Chris Woodhead believes, surprisingly, that sociologists infected the nation's classrooms with left-wing progressivisim. The truth, as a contributor to Teaching Popular Culture (edited by David Buckingham, UCL Press pound;12.95) wryly admits, is that there has always been "an unbridgeable gulf" between the rhetoric of radical theorists and the messy realities of the classroom.
Indeed one of the purposes of this collection of essays, subtitled "Beyond Radical Pedagogy", is to ask where it all went wrong. Its downbeat conclusion is: "We must have been doing something right if these people are trying to stop us." There are particularly sharp essays from Carmen Luke, though, on the inconsistencies of feminist pedagogy and from Ben Green on the way that post-modernist approaches confuse "learning" and "knowledge".
One of the arguments of Children and Social Competence: arenas of action (edited by Ian Hutchby and Jo Moran-Ellis, Falmer pound;14.95) is that childhood itself is increasingly an artificial construct. "Adult-defined discourses of social institutions," the editors say, "may function to constrain and constrict children in institutional terms." Philip Larkin put it more pungently ("They fuck you up, your mum and dad"), but the point's the same. We deem children to be incompetent - and then treat them so. This collection draws on research to suggest that children are much more capable with the material and technology world and with each other than teachers easily admit.
Susan Gingras Fitzell has little time for subtleties like this. As a parent and teacher she is sharply aware of children's capacity to suffer and inflict distress. In Free the Children! (New Society Publishers, UK distributor Jon Carpenter Publishing, Charlbury, Oxon pound;11.99) she urges confident intervention. Her recipe is roughly equal parts of discipline, morality and support, and lots of social and media education. The style is American homespun anecdotal, but there's advice here - about bullying, for example, or television violence, or conflict resolution - that lots of parents and teachers badly need. She is readable, optimistic and level-headed - particularly good on dealing with negative self-image and with the awkward paradox that children need to experience responsibility to become responsible.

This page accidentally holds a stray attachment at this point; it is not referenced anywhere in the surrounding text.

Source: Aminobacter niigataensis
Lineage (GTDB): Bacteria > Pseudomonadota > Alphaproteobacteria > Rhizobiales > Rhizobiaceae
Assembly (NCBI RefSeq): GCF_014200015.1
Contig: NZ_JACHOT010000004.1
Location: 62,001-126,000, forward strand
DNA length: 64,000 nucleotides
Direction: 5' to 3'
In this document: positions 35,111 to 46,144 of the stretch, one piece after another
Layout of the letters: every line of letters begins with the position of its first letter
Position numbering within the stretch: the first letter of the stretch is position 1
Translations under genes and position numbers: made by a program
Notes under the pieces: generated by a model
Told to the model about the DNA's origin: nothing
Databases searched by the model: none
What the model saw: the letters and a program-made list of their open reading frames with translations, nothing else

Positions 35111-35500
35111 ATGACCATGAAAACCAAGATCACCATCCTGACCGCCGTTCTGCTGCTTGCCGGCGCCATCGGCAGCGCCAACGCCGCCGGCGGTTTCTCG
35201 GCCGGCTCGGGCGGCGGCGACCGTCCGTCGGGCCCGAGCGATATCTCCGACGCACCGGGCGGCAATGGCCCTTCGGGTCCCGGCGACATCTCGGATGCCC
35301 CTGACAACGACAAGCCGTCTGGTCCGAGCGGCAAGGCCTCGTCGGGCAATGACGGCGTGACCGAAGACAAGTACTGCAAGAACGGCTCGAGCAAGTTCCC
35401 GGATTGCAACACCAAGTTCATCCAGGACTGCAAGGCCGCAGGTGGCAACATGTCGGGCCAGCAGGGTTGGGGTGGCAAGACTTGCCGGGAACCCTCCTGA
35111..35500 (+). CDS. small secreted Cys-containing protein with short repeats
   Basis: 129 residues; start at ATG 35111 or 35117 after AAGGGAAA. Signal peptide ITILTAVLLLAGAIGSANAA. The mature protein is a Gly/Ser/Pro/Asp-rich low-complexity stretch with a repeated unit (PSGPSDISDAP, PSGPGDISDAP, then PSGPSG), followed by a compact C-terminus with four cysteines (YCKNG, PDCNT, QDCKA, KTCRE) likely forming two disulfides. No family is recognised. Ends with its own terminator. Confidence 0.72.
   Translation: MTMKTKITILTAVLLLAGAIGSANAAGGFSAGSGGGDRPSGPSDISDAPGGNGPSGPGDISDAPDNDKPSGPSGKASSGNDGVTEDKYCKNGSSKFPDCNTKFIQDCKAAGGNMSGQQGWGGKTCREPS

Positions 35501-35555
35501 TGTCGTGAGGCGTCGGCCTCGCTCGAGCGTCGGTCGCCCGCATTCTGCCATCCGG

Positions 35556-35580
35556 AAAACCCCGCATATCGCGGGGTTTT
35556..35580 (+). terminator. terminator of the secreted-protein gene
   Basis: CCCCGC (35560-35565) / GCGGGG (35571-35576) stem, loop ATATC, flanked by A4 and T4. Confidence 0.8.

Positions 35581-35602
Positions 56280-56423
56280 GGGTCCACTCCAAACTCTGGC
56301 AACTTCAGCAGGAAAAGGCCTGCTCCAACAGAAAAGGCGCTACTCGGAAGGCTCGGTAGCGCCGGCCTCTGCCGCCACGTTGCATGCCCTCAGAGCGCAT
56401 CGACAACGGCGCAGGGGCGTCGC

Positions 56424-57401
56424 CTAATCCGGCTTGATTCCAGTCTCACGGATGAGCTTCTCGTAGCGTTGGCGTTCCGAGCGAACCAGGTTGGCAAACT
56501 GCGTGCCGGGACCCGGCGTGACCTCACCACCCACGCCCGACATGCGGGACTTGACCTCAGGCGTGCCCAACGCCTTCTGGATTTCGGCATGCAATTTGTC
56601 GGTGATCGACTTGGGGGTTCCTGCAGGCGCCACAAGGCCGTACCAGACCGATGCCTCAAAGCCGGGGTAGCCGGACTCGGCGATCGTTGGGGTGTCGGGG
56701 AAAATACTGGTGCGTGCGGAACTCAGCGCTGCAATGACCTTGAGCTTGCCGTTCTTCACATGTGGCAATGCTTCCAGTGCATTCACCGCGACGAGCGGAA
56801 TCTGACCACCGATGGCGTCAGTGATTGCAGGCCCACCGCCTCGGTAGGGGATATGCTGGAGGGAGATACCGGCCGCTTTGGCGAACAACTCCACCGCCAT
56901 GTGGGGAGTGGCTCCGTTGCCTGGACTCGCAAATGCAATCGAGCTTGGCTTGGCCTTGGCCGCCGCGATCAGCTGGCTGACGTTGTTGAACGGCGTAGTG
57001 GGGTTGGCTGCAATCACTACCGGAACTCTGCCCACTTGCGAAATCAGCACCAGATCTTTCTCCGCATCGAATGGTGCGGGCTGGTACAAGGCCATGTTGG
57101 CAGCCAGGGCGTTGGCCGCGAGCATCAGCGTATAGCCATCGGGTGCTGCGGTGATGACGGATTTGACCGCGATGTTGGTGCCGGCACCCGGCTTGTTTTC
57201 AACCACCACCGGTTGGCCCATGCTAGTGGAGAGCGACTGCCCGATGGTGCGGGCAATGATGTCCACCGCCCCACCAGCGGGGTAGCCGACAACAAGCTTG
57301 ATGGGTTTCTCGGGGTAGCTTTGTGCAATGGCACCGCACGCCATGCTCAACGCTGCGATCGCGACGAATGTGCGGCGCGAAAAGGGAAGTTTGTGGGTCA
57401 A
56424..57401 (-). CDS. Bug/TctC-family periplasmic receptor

That paradox is the starting point of Bernard Trafford's Participation Power-sharing and School Improvement (Educational Heretics Press pound;9.95) a personal account, originally written for a PhD, of what happened when a highly traditional boys' grammar school was gently pushed towards more "democratic structures and teaching styles". It was at first, as Trafford admits, a very bumpy process. The minutes of early school council meetings are rich in staffroom reservations and impossible student expectations. But Trafford persevered, overcame most of the former, quoted the Rolling Stones to the latter ("You can't always get what you want!") and was able to document improvements in atmosphere and classroom performance.
For Nicki Archer, headteacher until 1983 of the independent and "progressive" King Alfred's School, London, and broadcaster and journalist to boot, participation and power-sharing proved bumpier still. Skilful and tough-minded, she fell foul of parent-dominated governors who wanted to determine not just policy but day-to-day management and teaching style. In Ahead of her Time (Clayton-Wright Publishers, Alcombe, Minehead, Somerset pound;12.99) her husband, John Stafford Archer, affectionately and sometimes angrily tells her story. What is interesting, even now, is that so much of it is bang up to date.